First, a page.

• Between five and ten bloggers each day have visited this blog for the first time, and commented. I was hoping to get some new people stopping by, so that worked
   • A lot of those people chose to become followers, so maybe there will be some new regular readers
   • I found a few blogs that I am interested in following as well

Not so good results:
   • It took a tremendous amount of time to visit all the blogs
   • Many of the bloggers did not turn off word verification, as was requested by the administrators. The corollaries to this are: The absolute worst are some Disqus blogs where you click for the comment box, wait for it to load, enter the comment, then another box opens for your personal info, then another box opens for word verification.
   • Despite the efforts of admin, there were quite a few non-blogs, or blogs that were adult content, or even private (why would they even sign up?)
   • Some of the blogs entered don't accept comments... why join if you don't want to hear from readers?
   • Many of my regular commenters have stopped commenting; I hope they come back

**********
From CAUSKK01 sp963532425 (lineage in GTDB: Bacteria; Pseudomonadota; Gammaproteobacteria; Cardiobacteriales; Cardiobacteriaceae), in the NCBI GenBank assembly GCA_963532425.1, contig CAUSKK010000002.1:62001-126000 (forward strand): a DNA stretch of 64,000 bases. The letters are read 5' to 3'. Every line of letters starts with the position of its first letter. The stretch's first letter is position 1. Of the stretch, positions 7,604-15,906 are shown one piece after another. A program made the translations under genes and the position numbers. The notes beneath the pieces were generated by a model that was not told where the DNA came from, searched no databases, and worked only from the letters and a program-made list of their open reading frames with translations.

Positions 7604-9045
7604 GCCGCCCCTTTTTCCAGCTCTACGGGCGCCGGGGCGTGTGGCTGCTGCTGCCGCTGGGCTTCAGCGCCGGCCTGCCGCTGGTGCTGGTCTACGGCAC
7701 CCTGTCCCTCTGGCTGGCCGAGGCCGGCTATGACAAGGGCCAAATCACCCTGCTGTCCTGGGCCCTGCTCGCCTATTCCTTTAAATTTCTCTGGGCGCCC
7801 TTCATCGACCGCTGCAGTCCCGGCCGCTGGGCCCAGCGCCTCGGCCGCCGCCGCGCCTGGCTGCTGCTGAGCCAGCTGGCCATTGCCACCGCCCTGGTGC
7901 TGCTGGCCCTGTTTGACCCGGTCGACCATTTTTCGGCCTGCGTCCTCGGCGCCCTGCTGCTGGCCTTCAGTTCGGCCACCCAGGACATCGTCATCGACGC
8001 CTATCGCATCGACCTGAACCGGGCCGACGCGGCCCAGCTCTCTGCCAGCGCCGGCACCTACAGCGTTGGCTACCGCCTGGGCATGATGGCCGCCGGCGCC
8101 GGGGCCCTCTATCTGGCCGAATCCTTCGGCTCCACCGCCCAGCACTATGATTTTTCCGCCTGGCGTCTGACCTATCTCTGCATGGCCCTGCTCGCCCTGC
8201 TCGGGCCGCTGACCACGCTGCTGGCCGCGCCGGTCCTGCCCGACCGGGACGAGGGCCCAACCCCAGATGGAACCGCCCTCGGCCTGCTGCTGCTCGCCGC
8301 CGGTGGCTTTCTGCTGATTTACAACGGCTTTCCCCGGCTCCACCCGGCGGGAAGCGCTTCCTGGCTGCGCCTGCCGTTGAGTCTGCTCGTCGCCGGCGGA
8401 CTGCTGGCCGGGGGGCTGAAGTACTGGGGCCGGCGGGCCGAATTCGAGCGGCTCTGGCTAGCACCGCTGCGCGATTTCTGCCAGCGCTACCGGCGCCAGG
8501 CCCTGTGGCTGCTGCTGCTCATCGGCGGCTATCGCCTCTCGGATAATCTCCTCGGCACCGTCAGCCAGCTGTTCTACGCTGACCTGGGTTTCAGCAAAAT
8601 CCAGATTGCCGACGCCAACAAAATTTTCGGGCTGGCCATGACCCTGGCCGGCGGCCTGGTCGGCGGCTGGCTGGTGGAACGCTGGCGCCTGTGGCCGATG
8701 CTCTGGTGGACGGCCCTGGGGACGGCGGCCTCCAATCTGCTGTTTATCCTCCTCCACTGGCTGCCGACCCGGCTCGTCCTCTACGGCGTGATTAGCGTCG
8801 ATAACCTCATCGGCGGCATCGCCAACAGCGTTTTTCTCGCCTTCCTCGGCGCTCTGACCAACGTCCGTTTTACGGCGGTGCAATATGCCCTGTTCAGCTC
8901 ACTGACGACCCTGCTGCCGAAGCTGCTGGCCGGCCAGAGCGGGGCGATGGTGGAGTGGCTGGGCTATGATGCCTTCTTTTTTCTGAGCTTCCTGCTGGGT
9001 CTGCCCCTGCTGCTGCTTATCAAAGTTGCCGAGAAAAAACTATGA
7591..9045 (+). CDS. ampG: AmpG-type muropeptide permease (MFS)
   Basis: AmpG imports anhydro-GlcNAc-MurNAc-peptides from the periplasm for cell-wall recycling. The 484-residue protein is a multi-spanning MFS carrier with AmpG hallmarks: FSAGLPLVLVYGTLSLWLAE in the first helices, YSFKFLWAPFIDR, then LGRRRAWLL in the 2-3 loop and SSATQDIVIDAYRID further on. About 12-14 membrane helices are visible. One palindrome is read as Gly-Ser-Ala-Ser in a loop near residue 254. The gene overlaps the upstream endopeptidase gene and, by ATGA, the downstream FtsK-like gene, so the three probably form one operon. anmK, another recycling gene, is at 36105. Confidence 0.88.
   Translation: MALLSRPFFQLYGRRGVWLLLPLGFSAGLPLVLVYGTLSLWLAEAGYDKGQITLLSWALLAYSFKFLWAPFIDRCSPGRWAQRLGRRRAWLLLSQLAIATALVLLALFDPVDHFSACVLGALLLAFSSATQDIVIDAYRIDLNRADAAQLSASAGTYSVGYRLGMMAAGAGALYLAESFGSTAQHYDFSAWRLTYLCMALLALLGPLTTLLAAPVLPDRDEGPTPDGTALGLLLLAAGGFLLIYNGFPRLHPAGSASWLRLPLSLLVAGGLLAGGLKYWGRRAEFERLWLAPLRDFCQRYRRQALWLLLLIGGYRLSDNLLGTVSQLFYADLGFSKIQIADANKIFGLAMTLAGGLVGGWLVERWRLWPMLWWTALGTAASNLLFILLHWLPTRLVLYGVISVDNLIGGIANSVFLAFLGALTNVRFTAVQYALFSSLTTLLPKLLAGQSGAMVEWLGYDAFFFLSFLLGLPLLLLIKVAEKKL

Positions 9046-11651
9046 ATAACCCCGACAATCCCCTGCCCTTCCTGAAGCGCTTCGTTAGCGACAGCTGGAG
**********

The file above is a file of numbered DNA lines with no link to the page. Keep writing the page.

• My stats don't show that it really increased my traffic

The worst result:
   • I just couldn't visit all the new blogs, and all my regular favorites. Starting in May, I'll be trying to fix that. I've caught up with a couple of you, and I only hope I haven't lost some of you because of my neglect.

Will I do it again? Probably not.

Well, for better or worse, there is just one day to go! I think I have a really good Z! Here's a hint. It's really interesting that "Y is for yellow" comes between X and Z.

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Friday, April 27, 2012

X is for Xanthocephalus


About all I can say for this picture is that I took it myself, about four cameras ago. It was taken in northern Illinois in the summer of 1993.

This is a yellow-headed blackbird, Xanthocephalus xanthocephalus. It's the only species in that genus!
yellow-headed blackbird